Q&A with Dr Anita Green

Chief Medical Officer for GC2018 Commonwealth Games, Dr Anita Green, pictured at UQ's St Lucia campus Chief Medical Officer for GC2018 Commonwealth Games, Dr Anita Green, pictured at UQ's St Lucia campus

UQ senior lecturer in sports medicine and Chief Medical Officer for GC2018 Commonwealth Games, Dr Anita Green

UQ senior lecturer in sports medicine and Chief Medical Officer for GC2018 Commonwealth Games, Dr Anita Green

General practitioner Dr Anita Green is a senior lecturer in sports medicine at the School of Human Movement and Nutrition Sciences in the Faculty of Health and Behavioural Sciences, a role she undertakes alongside her clinical practices at UQ Health Care and Prince Charles Hospital’s Heart Lung Institute.

In 2014, she was appointed as the Chief Medical Officer for the Gold Coast 2018 Commonwealth Games (GC2018) and in her ‘spare’ time she is Chair of the Brisbane North Primary Health Network.

ChangeMakers caught up with Dr Green to find out more about her many valuable contributions to sports medicine and beyond.

Is it true that sport and health are common themes in your life?

Yes, I have always had a passion for sport, both watching and participating. While certainly not an elite athlete, I enjoy swimming, surfing and walking. I see exercise as both an enjoyable activity and as a medicine to prevent and/or manage illness.

Is that why you specialised in sports medicine?

Yes, I completed my Master of Sports Medicine back in the ’90s and have been hooked ever since. With Dr Peter Friis, I now co-convene UQ’s postgraduate and undergraduate sports medicine courses. I love the multidisciplinary nature of the field and how we strive to get the best out of ourselves, both physically and mentally. In our area, we liaise with experts in biomechanics, exercise performance, exercise science, nutrition science, and even the history of sport. We also pair our human movement students with medical students, creating cross-disciplinary experiences to break down some of the silos in undergraduate education.

You have worked in medical officer roles at a wide range of sporting events including soccer’s A League, Melbourne 2006 Commonwealth Games, Brisbane Marathon, Gold Coast Airport Marathon and, most recently, the Gold Coast 2018 Commonwealth Games. What attracts you to positions such as this?

I think it’s important to challenge yourself to get the best outcomes for these elite athletes, and the best from yourself, in a potentially high-pressure environment. It’s nice to have a range of things to do and to keep up interest in your profession. Attending major sporting events is also a great opportunity to work with elite sportspeople. It’s wonderful being part of the ‘team behind the team’ that helps support these consummate professionals who have incredible focus and the drive to be the best they can be. Those at the top of their game have a lot to teach the rest of us in terms of discipline, goal-setting, and working with others to achieve the best possible outcome on the day.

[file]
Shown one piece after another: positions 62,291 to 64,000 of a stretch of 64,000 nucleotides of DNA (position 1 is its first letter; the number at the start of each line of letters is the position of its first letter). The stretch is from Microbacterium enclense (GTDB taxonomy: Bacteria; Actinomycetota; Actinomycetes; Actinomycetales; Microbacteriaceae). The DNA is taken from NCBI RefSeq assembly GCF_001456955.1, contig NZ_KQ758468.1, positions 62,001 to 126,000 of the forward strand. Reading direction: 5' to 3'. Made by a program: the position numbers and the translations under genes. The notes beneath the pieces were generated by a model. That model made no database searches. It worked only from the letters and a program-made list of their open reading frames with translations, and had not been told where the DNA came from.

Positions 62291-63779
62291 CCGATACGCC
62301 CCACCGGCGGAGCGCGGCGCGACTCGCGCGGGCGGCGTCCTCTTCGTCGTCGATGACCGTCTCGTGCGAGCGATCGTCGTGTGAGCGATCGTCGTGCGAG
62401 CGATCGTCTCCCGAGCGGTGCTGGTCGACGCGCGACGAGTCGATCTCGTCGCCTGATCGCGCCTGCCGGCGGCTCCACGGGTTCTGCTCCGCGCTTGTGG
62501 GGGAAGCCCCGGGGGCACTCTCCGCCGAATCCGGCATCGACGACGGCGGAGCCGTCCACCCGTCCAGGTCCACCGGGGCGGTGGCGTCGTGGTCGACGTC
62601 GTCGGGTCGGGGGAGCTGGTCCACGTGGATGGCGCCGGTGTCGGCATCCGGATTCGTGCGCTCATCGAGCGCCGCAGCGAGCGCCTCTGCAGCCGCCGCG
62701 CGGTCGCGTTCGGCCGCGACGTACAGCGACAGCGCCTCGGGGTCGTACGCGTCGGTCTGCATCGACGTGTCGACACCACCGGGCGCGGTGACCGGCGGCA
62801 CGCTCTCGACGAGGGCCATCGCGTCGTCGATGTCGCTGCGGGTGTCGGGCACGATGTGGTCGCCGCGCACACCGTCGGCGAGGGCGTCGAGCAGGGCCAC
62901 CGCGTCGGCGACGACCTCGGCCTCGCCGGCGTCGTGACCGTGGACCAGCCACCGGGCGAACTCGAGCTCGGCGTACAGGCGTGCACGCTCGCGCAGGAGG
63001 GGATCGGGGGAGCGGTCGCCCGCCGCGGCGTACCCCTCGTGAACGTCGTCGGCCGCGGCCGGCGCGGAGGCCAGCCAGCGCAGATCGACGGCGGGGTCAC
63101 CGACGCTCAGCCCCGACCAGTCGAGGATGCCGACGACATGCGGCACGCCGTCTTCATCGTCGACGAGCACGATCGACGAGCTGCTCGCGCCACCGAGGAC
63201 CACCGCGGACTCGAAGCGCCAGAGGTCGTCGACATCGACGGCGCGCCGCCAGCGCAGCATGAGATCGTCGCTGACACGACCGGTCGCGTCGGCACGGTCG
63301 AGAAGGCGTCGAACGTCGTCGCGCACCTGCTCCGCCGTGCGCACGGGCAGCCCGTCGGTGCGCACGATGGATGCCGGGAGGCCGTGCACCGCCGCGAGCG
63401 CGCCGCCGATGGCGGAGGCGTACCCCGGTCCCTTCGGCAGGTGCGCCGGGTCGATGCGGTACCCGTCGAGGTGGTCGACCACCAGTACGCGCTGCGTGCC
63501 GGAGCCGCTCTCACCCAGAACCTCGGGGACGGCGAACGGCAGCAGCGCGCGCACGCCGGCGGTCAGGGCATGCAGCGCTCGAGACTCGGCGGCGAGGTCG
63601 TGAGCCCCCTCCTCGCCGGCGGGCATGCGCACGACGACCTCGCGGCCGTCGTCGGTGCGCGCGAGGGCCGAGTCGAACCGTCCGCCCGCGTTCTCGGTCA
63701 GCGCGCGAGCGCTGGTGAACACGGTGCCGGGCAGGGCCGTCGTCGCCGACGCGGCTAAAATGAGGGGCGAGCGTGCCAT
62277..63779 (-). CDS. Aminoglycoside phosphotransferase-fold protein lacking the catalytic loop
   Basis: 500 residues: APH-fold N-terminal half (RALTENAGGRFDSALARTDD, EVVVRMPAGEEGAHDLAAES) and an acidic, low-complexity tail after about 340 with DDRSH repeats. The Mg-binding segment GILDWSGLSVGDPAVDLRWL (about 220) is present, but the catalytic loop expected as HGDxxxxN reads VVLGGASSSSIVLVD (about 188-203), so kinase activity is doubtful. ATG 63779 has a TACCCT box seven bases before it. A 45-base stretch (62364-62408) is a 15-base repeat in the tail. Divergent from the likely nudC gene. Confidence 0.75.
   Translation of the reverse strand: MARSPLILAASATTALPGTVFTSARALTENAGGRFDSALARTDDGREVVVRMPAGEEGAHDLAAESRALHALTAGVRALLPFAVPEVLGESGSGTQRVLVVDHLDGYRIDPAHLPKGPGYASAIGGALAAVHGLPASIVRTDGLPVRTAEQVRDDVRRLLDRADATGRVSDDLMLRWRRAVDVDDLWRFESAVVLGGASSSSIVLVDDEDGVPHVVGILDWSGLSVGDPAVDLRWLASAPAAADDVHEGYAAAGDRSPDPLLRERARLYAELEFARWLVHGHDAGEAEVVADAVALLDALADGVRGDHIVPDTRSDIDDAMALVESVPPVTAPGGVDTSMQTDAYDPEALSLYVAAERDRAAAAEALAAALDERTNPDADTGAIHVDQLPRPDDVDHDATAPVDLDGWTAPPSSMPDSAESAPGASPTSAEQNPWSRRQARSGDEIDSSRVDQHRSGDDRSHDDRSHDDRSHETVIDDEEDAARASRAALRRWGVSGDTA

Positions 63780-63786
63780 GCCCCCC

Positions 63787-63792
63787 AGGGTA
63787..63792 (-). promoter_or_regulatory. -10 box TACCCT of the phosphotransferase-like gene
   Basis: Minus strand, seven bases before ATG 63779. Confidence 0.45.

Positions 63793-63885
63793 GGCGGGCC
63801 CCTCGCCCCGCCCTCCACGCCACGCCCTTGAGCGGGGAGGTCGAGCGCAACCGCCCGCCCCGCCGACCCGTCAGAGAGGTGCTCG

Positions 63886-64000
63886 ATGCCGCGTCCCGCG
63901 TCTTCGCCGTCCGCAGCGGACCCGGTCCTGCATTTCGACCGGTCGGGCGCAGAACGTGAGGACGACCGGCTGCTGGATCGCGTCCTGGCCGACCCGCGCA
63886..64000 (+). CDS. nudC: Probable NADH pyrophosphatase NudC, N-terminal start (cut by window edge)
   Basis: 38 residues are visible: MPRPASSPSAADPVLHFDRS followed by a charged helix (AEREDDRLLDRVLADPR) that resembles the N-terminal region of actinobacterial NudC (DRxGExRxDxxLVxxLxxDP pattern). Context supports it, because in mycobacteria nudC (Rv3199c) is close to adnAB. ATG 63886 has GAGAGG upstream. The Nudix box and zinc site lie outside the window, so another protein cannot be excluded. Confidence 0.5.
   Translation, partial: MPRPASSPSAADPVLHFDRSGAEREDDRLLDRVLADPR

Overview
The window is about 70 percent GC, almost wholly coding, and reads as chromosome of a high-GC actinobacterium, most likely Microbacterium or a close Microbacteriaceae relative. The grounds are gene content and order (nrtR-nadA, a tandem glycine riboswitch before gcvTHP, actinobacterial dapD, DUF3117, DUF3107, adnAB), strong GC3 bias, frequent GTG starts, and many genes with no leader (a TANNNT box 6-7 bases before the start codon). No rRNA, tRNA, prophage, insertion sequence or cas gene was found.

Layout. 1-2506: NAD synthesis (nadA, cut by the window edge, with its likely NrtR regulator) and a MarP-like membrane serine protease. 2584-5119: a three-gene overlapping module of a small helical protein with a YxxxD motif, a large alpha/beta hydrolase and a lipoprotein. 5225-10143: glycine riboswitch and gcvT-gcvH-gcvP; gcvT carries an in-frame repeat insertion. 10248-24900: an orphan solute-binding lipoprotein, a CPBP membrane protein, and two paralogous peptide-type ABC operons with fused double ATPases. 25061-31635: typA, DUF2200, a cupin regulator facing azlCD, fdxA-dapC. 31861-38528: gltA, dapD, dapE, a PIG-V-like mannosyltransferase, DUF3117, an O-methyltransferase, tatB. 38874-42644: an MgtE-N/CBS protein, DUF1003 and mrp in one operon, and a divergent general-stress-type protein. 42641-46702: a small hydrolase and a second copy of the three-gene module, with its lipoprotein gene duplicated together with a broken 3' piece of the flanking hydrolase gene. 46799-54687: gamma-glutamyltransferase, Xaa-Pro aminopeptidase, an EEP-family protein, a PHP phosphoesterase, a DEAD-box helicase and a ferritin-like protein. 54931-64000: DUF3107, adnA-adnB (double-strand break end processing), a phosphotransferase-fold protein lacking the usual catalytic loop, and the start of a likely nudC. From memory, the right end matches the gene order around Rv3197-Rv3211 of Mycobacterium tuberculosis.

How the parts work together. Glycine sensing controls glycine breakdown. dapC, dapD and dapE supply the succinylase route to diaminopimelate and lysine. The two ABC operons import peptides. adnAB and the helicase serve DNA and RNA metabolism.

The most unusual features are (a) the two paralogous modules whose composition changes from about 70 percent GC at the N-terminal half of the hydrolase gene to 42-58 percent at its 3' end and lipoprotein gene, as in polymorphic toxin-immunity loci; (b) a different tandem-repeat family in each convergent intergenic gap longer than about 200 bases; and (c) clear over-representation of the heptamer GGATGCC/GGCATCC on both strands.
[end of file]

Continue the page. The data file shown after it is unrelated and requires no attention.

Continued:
What did your role at GC2018 entail? 

As Chief Medical Officer, I worked with the Commonwealth Games Federation Medical Commission to support the delivery of a high standard of health care to all athletes, team officials, technical officials, visiting dignitaries and spectators at the Games. Our team also oversaw the delivery of a comprehensive anti-doping program. The GC2018 medical team had more than 1400 highly skilled clinicians as volunteers – including doctors with sports medicine, emergency medicine and general practice experience; sports physiotherapists and podiatrists; pharmacists; nurses; optometrists and sports trainers. Although stressful working in such a very big organisation, I loved being part of a huge multidisciplinary team. It’s also what I love about sports medicine – the massive team effort. And it’s the same in life: if you work with others you will get the best results.

You are also Chair of the Brisbane North Primary Health Network – what does that involve?

I work with a group of like-minded people who want to make changes to the medical system to improve its efficiency and use any cost-savings to deliver a better service. We all want to improve the management of chronic disease for the benefit of our patients and clinicians.

With such a busy life, how do you find time for your own exercise?

Good point! My goal is to be less busy so that I can do physical activity on a daily basis because I understand the importance for chronic disease prevention and know that it’s helpful in lowering anxiety – as well as being enjoyable. I was fortunate to be part of the police escort for the Queen’s Baton relay in North Queensland recently and joined them in walking and running with the baton-bearers. My job was to keep participants – people from their teens to late 80s, super athletic or suffering from terminal illness, able-bodied or travelling in wheelchairs – safe and healthy, and support them if they suffered falls or over-use injuries. It was a joy to leave the desk job of planning and procedures development and walk or jog with these leaders and icons of their communities. 

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